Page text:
You may click here to read the article by Lutz on world population and human capital.

Further studies should be made on the current status of human capital of population aged 15-64 years old. How productive are they? Are population 15-24 already productive, or still in school? How is the health of the population? Is there any available employment opportunities for them?

If the status of human capital is low, the relative large number of population aged 15-64 can be disaster rather than a dividend. With low education, low productivity, and lack of employment opportunities, these young people can be exploited as a source of social and political instability.

Best regards,

Aris Ananta

Filed under: Demography, publications, statistics, , ,

A Critique to UN Population Projection

24 May 2017

Dear readers,

One of the most important ingredients in making population is the assumptions on what will happen to the fertility, mortality, and migration in the future.  To do so, some demographers analyze time series data (data in the past) and extrapolate it to the future. This is the way that the UN population projection was prepared, argued Abel, Barakat, KC, and Lutz (2016).

Yet, they argued that the future will be different from the past. They do not agree with the extrapolation method.   To make the assumptions, they collect expert opinion on what may happen in the future, especially with regards to the implementation of Sustainable Development Program. They insert “education” as the new variable in their population projection.

With their projection, the world population will reach its peak at around 2060 and will reach between 8.2 – 8.7 billion in 2010. This is much lower than the UN projection at between 9.5 billion and 13.0 billion in 2010. Projected increase in education, and the resulting decrease in fertility and mortality, will make the world population reaching its peak much earlier.

This paper is important for those who are preparing population projection as well as those who try to use results of population projection. Please click here.

Enjoy reading the article.

Aris Ananta

Filed under: Demography, English, statistics, ,

Third Demographic Transition: Call for Papers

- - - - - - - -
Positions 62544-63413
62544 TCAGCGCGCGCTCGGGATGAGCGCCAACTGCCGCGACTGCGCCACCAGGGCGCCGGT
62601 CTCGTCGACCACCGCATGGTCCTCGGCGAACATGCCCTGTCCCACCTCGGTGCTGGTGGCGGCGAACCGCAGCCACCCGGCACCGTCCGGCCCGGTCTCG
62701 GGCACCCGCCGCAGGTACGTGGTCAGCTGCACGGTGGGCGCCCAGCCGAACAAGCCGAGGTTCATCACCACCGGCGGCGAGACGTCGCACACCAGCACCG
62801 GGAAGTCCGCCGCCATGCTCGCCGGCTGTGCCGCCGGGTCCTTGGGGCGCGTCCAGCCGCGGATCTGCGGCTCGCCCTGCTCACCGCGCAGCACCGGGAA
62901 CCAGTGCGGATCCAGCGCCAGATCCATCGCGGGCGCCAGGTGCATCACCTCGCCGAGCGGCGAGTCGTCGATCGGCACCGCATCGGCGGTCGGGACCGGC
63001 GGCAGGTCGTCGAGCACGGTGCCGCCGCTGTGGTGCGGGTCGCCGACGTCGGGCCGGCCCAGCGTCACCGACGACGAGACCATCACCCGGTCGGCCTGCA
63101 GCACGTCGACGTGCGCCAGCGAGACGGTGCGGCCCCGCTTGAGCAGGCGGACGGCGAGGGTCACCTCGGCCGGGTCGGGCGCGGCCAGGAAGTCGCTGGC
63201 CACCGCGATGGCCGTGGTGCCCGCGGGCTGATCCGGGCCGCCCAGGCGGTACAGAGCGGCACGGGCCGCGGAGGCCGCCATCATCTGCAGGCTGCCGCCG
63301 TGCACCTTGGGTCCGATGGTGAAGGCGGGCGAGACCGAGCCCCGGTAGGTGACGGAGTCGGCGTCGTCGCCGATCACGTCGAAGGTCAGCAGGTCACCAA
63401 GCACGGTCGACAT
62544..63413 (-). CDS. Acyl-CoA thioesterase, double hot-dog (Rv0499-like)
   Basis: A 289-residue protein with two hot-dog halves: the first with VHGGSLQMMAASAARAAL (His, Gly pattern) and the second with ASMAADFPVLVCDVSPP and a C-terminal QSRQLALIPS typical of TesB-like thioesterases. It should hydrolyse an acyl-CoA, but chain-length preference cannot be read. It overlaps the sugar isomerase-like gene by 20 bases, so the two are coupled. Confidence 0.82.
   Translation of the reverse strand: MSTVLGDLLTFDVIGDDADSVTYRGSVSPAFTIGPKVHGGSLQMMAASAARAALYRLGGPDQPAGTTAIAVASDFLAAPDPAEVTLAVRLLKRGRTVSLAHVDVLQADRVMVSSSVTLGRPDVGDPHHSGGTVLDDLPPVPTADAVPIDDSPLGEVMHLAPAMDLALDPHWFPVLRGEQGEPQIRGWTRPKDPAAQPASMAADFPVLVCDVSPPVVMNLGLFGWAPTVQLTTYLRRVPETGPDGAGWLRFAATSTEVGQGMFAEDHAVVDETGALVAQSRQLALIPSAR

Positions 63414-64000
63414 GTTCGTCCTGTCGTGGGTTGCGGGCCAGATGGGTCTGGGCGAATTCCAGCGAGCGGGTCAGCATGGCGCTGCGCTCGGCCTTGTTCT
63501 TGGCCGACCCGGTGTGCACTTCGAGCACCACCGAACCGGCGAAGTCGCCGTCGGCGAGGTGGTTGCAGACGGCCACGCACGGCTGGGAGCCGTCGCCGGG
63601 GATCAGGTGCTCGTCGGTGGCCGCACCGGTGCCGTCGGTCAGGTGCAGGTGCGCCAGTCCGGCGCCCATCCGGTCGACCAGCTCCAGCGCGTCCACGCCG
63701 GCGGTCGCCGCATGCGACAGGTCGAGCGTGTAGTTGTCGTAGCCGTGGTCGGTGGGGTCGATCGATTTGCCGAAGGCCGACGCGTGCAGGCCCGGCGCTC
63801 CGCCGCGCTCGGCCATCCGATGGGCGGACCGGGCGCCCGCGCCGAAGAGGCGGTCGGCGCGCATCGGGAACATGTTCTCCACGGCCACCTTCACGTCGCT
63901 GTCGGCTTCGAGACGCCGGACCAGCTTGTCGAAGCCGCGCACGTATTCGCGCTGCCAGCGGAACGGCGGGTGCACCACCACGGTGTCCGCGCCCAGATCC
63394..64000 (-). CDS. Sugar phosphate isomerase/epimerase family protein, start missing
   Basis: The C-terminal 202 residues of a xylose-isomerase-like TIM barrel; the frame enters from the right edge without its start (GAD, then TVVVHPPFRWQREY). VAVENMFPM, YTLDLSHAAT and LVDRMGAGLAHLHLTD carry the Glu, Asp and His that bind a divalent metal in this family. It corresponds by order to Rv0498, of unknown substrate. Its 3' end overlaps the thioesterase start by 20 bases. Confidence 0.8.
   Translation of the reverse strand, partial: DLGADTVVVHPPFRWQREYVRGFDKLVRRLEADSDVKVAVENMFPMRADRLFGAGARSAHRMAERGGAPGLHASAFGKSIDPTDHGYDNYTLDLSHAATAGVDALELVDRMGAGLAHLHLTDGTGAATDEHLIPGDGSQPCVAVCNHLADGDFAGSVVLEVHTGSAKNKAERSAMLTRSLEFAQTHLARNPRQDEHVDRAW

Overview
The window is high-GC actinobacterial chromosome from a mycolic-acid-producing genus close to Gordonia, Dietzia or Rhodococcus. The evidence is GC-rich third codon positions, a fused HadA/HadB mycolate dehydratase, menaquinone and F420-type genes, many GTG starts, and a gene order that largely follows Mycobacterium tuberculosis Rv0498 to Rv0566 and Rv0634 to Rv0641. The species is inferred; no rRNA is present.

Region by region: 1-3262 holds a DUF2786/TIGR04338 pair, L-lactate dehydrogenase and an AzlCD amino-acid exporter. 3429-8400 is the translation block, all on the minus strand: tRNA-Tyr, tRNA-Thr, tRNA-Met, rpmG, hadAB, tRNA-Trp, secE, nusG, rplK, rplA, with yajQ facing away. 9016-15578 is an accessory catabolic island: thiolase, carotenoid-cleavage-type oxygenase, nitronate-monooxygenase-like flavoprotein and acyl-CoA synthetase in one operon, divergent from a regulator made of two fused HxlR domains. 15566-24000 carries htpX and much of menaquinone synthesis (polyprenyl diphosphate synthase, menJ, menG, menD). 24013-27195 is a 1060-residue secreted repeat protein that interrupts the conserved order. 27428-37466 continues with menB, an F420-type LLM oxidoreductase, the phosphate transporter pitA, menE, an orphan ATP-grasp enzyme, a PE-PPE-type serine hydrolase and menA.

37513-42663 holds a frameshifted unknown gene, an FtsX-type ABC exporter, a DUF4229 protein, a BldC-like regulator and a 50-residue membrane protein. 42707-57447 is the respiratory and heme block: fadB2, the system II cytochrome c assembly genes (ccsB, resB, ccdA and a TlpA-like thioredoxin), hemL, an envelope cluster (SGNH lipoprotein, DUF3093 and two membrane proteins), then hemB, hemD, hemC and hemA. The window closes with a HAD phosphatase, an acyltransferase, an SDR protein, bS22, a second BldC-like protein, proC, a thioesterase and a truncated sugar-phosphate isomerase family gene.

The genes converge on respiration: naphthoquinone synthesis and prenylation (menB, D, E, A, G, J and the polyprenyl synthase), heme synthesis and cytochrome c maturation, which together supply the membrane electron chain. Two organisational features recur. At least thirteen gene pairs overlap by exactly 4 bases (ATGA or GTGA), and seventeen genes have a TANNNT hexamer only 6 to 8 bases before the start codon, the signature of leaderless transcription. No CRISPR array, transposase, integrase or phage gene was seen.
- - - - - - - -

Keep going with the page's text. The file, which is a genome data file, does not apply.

24 April 2017


Population Review is seeking quantitative research papers on the Third Demographic Transition (TDT). As originally discussed by Professor David Coleman in 2006, the TDT is underpinned by the assumption that population mobility, particularly migration, alters the ethnic/race composition of a population in developed countries, resulting in positive and negative socioeconomic consequences.  In 2016, Professor Aris Ananta found that a similar pattern materialized in developing countries (e.g. Indonesia).


This call for papers seeks high-quality contributions on the TDT as it applies to both developed and developing countries. Papers may include a topic within a specific country, a collection of countries or an entire geographical region. Papers that survive the peer-review process will be compiled into a Special Collection, which will be accessible online at

For more detailed information, please read TDT. Call for Papers

Filed under: Demography, English, Ethnicity, internal migration, international migration, migration, statistics


14 April 2017

Untuk pembaca yang beragama Kristen/ Katolik, kami ucapkan Selamat Merayakan Paskah. Semoga Paskah ini menyumbang pada perdamaian dan kasih sayang untuk semua mahluk di dunia, kini dan masa mendatang.

Filed under: Uncategorized

This site contains the writings of Aris Ananta & Evi Nurvidya Arifin. Click here to find out more about them.

We are researchers in the field of demography, social and economic statistics, and economics, focusing on Indonesia and Southeast Asia. Click here to find out more about OUR PUBLICATION .<br

Our research interest is the intersection of: